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Sterling Heights

Macomb-OU INCubator builds momentum with new programs

March 28, 2012

For those who think incubation is for eggs and acceleration for cars, the Macomb-Oakland University INCubator in Sterling Heights, which applies those notions to businesses, may seem utterly mystifying.

But in essence, the concepts are the same: The facility helps fledgling companies take flight and helps early stage companies get farther, faster.

“We target defense and Homeland Security, and advanced manufacturing, but really, any type of technology-scalable business,” said Executive Director Julie Gustafson. “It’s all about providing a collaborative environment for entrepreneurs.”

Under the guidance of Gustafson, who relocated from New Hampshire to become the executive director last fall, the INCubator recently initiated multiple free programs available to the entire community while continuing to seek incubation and acceleration clients.

The twice-monthly Lunch and Launch series features a free meal in conjunction with an hour-long presentation. The first two sessions, helmed by David Murray, focused on social media strategies for businesses.

The monthly Fireside Growth Story series highlights speakers “who have been there, done that,” said Gustafson.

The veteran entrepreneurs share their experiences while attendees sip coffee and munch desserts around the fireplace in the main lobby; Gustafson quipped that they’ll need to initiate a campfire or the like to tie in the fire component this summer.

The initial installment featured Bruce Burton, president of Avidasports LLC, who also founded two defense contracting companies and holds multiple patents.

“Our philosophy is, anybody that attends these is going to come out with something, whether it’s what to avoid or what to do successfully,” said Gustafson.

Joan Carleton, the INCubator’s marketing coordinator, said the programs have been well-received so far.

“We had an excellent attendance rate for the Lunch and Launches,” she said, “and the intimate fireside atmosphere of the Fireside Growth Story lent itself well to the question-and-answers portion of the talk.”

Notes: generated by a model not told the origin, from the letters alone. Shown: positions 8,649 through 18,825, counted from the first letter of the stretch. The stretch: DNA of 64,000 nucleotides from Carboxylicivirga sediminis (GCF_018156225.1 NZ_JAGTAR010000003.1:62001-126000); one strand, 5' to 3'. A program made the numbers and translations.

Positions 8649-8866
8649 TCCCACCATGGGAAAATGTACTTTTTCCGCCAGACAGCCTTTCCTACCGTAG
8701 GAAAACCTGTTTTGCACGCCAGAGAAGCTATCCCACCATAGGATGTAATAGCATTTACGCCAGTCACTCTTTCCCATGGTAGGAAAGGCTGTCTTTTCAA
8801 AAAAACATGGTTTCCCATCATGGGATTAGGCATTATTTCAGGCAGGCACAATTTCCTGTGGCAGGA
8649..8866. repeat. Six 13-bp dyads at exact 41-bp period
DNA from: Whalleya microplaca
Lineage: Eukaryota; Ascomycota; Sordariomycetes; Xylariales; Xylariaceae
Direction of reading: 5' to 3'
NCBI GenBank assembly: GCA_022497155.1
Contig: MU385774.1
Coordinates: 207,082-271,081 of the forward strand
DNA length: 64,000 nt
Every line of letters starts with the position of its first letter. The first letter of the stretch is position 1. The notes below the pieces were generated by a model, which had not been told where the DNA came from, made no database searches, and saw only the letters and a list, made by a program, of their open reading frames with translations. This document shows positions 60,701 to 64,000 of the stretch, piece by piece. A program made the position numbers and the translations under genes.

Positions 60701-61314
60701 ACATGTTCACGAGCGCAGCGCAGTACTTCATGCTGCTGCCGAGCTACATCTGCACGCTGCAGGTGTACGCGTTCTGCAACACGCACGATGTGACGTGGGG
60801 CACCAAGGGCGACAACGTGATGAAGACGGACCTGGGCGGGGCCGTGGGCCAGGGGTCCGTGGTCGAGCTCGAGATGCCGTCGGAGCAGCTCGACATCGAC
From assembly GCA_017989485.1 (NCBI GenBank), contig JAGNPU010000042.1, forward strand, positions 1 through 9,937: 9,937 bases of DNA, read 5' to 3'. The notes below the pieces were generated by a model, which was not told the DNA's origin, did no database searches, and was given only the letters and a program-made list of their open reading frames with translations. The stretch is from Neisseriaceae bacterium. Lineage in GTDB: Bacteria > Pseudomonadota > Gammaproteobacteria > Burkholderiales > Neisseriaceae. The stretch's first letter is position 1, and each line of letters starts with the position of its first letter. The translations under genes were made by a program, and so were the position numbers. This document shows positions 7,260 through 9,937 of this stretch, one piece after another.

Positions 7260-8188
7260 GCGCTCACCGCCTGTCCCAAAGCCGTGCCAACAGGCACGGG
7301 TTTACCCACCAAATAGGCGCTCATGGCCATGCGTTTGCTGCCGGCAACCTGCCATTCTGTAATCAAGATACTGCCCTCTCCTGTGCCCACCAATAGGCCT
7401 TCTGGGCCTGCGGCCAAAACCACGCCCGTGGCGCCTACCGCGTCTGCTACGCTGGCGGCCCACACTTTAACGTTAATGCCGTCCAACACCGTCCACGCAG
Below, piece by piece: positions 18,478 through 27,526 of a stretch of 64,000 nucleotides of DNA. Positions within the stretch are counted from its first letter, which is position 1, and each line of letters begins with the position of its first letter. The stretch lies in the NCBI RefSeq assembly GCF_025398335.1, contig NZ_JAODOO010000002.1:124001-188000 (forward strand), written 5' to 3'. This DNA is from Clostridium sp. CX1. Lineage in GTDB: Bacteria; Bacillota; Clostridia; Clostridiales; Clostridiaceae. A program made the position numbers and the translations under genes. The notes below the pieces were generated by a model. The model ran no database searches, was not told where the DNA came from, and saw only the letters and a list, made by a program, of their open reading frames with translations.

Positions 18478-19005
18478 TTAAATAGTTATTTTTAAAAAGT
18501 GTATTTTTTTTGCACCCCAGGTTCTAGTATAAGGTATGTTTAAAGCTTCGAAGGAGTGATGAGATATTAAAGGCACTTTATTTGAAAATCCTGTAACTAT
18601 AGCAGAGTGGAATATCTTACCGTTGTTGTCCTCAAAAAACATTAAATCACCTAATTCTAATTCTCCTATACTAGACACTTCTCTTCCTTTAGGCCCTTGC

Many local businesspeople have expressed a desire to share their expertise with emerging companies through future INCubator workshops, added Gustafson.

“The general public is really interested in helping,” she said.

In terms of incubation and acceleration clients, in addition to defense, Homeland Security and advanced manufacturing companies, the INCubator also wants to collaborate with firms whose services — such as marketing or legal — dovetail with those sectors, said Gustafson.

For $185-$799 a month, plus taxes, the incubation clients, or tenant companies, lease office space within the INCubator’s 35,000-square-foot building. With no security deposit required and access to conference rooms, a collaboration center, an innovation lab, and office and communications equipment, tenants can reduce overhead while securing a prime location in the heart of Macomb County’s defense corridor, said Gustafson.

According to Gustafson, the facility currently has four tenant incubation clients, with two more moving in this spring; 15 offices and four cubicles remain available for lease.

Housed side by side, tenant companies can “exchange knowledge with like-minded entrepreneurs,” she said. “Having everybody under the same roof, there’s a lot of power to that. Over the years that I’ve been in incubation, I’ve seen businesses collaborate, even partner, go in on customers jointly, so a lot of things can happen.”

Incubation clients can enter into a separate agreement for acceleration services, which also are offered to companies maintaining independent offices elsewhere. The off-site client companies generally are “already established, but still looking to merge, transition … continue to grow,” explained Gustafson.

Technically, they can be located anywhere, but “most of the business we’re attracting is in the county,” she said.

According to Gustafson, the typical tenant company has about one to five employees; the typical off-site client company 50-60.